I bet everyone believes I’m in deep thoughts about the Fedora Russia Contract. Dale is still talking about the potential threat if Fedora would use its relationships with us to copy our technology and design to sell imitated products throughout Asia. Dale speaks with a lot of self-conviction, which should cause Martha and Gideon to have second thoughts about the contract they are passionately promoting. Dale brings a real example where something similar has happened: collaboration between British and Chinese companies ended badly for the British and great for the Chinese – a typical win-lose.

I think about my little daughter. Well, she is not exactly “little”, we have celebrated her 22nd birthday last week, together with her graduation with distinction from Stanford. She is my youngest child and she is determined to take an eye operation, using laser, to get rid of her glasses after failing to get used to contact lenses.

Martha is trying to argue that the probability of Fedora doing something outrageous against us is low. The main current markets of Fedora are all in Western Europe. She further claims that the Russian oligarch Ilia Mushkin, the owner of Fedora, recognizes the potential in collaborating with us exactly because he prefers doing business in Europe rather than in Asia. Dale says that this policy can easily evaporate in one day. Technically he is right. It is possible, but highly unlikely. Fedora certainly realizes that as long as they continue to export to Europe we have enough legal options that could hurt them. What Dale does stress is that if the worst scenario materializes then the damage would be huge. We have invested $15M in opening our export channel to India, Malaysia and Indonesia. However, even if all the investment would be lost, which in itself is unlikely, the corporation will still be able to sustain the loss. And the business potential of the collaboration is much higher – for us as well as for Fedora.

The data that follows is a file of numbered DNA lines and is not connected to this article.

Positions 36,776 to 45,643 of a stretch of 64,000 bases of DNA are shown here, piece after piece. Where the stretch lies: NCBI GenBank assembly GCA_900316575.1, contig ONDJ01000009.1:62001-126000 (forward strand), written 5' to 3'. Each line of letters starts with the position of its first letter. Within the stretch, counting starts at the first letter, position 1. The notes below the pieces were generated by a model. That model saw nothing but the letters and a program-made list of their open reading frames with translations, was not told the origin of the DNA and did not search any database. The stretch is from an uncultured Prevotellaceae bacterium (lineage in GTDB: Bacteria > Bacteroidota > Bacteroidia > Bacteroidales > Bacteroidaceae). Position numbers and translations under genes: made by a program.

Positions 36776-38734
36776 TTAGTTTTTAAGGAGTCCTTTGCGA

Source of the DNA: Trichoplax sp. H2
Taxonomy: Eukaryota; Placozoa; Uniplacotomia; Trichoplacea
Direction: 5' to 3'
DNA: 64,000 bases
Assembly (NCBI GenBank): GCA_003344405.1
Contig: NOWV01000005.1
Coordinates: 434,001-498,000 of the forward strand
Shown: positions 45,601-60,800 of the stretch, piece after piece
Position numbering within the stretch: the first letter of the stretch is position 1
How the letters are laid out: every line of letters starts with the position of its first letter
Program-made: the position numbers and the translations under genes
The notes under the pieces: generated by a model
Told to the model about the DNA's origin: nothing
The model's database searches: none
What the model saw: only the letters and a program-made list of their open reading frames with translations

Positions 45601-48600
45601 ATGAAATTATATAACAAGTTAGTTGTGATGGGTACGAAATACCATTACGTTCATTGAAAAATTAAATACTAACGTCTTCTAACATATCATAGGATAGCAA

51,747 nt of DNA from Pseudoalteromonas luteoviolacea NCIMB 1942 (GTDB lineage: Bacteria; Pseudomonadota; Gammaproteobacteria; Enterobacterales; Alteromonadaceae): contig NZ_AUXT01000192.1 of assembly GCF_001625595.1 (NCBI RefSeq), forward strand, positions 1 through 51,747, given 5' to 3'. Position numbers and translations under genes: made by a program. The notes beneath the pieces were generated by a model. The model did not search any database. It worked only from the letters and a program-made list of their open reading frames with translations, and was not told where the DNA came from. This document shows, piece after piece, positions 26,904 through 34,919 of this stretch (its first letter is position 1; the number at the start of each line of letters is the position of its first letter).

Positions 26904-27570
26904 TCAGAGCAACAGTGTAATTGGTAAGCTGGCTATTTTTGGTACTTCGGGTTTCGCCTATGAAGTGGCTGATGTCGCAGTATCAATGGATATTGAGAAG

The situation with my daughter is different. The damage of a failed eye operation is very high and would reduce her overall quality of life. I try not to think about it – but refraining from thinking about potential consequences does not solve any problem. On the other hand, a successful operation would improve her quality of life and the probability of success is very high. Actually she tells me the eye surgeon has, so far, one hundred percent success rate. That does not reduce my fear of the “black swan”. I don’t know how to consider such a critical decision when I have no idea what is the probability of such a failure. Actually I have no real say in the matter. My daughter is an adult and she does not ask my advice – she simply tells me what she is going to do.

I notice that Dale and Martha are looking at me, expecting me to make the decision. Gideon seems to be in deep thoughts. He probably thinks about the personal impact on him if the Fedora Contract is cancelled. The last project he was deeply involved with had been cancelled as well.

Is the decision regarding Fedora truly straightforward? It has big potential along a certain not-too-large risk of real flop, and even then it is not a real disaster, unlike what might happen to my daughter. The only other consideration is that if the Russian Project, as the directors in the board call it, would fail then all the fingers would point to me. I think some more caution is required here.

“Let’s see what Claire could add to the contract that will protect us from hostile moves by Fedora.” I say. Claire is our legal adviser. I can see the light in the eyes of Martha fades out. Gideon continues to look down. I’m not sure what Dale real position is. Everybody is aware that I have just killed the Russian Project.


I would love to hear your opinion and have a discussion about the following 3 questions:

1.

2.

3.

Is there a generic inherent problem in making decisions on behalf of an organization that is expressed in the story? If so, what can we do about it?